COVID-19’s unexpected side effect: community members report pandemic dreams


Illustration by Catherine Buchaniec

Evanston residents and other Americans have reported experiencing more vivid and bizarre dreams during the coronavirus pandemic.

Mikenzie Roberts, Reporter

If hotel rooms, bugs and dust have been haunting your dreams lately, you’re not alone.

Chicago psychotherapist Karol Weigelt, who runs a monthly “dream group” in Evanston at The C.G. Jung Center, said her clients have recently reported stranger, more vibrant dreams.

Researchers across the nation have termed the phenomenon “coronavirus pandemic dreams” or “lockdown dreams” as a response to this trend. One ongoing study starting in March found participants remembered more dreams and reported having more negative dreams than they did prior to the pandemic. Possible explanations for these changes include increased anxiety, waking up more often, altered sleep schedules, isolation and boredom.

Since the outset of COVID-19, Weigelt said her private practice clients are reporting their dreams more frequently. They dream of living in hotel rooms — symbols for a temporary place, she said. Clients have also dreamed of bugs and dust, which she said represent the unseen forces invading people’s lives.

One hotel room dreamer is McCormick first-year Hannah Boruchov, who said she had a dream that she, her three little sisters and her parents were all living in the same room.

“Maybe that has something to do with me coming back to live with them. We’re all kind of together now, that’s my one interpretation,” Boruchov said.

Inspired by Western thinkers Carl Jung and Sigmund Freud, as well as the perspectives about dreams found in other cultural traditions, Weigelt encourages participants in her dream group to discuss their dreams with each other to gain insight into the dreams’ unconscious origins. Elements that may seem out of place, like hotel rooms, can have metaphorical meaning in the dreamer’s personal life, she said.

Boruchov said while she’s used to having strange dreams, she’s remembering them more vividly now. She said the change has happened gradually since she moved home.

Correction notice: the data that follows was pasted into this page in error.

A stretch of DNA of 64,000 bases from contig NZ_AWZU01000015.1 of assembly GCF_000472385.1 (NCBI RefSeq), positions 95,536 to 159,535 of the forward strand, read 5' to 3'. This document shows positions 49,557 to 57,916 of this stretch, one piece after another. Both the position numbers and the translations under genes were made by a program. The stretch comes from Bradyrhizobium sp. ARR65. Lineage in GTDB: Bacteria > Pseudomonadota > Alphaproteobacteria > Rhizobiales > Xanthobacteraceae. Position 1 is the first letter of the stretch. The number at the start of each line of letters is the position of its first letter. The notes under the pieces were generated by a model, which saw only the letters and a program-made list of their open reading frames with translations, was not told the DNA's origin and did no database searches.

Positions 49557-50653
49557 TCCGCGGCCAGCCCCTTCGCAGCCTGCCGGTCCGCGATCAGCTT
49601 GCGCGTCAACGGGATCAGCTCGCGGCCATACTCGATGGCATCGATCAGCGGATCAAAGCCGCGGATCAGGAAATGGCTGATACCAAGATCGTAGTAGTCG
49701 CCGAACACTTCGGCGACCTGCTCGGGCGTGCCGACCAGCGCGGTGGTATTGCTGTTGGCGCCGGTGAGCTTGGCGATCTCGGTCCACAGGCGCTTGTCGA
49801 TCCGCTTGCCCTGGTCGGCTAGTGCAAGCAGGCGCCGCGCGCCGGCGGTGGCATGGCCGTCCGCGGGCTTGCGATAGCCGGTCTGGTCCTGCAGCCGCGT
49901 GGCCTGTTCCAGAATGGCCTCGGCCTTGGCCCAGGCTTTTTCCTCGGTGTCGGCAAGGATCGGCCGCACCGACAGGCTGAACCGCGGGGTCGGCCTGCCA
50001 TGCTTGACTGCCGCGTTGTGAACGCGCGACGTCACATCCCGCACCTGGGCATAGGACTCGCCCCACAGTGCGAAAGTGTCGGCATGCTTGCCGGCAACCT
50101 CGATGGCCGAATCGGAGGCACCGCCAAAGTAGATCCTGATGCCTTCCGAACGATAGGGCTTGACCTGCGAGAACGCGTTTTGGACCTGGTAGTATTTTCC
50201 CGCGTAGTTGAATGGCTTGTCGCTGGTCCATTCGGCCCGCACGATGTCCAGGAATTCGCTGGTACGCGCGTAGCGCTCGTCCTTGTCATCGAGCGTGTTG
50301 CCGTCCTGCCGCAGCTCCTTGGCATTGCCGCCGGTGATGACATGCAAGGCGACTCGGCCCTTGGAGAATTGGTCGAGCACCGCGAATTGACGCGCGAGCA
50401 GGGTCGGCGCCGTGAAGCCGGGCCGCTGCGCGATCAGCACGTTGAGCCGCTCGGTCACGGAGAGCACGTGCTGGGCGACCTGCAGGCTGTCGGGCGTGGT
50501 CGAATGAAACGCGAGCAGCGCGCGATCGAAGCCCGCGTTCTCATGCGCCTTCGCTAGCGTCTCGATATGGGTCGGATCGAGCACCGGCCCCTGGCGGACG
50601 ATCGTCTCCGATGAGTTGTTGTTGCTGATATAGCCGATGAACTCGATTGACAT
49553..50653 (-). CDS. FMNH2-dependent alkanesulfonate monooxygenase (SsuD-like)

Though she is not confident about why these changes have occurred, Boruchov said they might root in pandemic-related sleep schedule shifts. She said she’s been sleeping more and sleeping later recently.

The “collective unconscious” — a Jungian idea — may explain why Americans report experiencing similar unconscious patterns, Weigelt said. Emotions surrounding current uncertainty and frequent exposure to pandemic-related news coverage guide the country’s subconscious to produce pandemic dreams, she said.

Weigelt said it’s even common for public figures to make an appearance. Her clients have recalled dreams featuring politicians like President Trump or Gov. J.B. Pritzker. Weigelt said she herself remembers Dr. Anthony Fauci appearing in one of her recent dreams.

“So, when there’s elections, like the last election, Hillary would show up a lot,” Weigelt said, “Bernie Sanders, Trump.”

Todd Frugia, a therapist-in-training at Chicago’s Agave Studio for Psychotherapy and Spiritual Direction and a counseling graduate student at Northwestern’s Family Institute, studied dreams for his capstone project. He said pandemic dream patterns vary from person to person, and there are many different theoretical approaches to understanding dreams.

Those on the front lines of the pandemic — like medical professionals or the infected — are more likely to have trauma-related dreams than those who are less directly affected, Frugia said.

Frugia said those who have upsetting dreams should try “recasting” them. After waking up, he said dreamers should consider interpreting their dreams in the context of their own lives. Keeping a dream journal can also help individuals make sense of their dreams, he said.

“I think (dreams are) a tailor-made poem or art film that you made,” Frugia said. “And just as an art film or a poem can be really mysterious but spark some idea deep within you, so can a dream, and you made it. It’s got characters from your life and settings from your life, and so the chance for a meaningful experience is exponential.”

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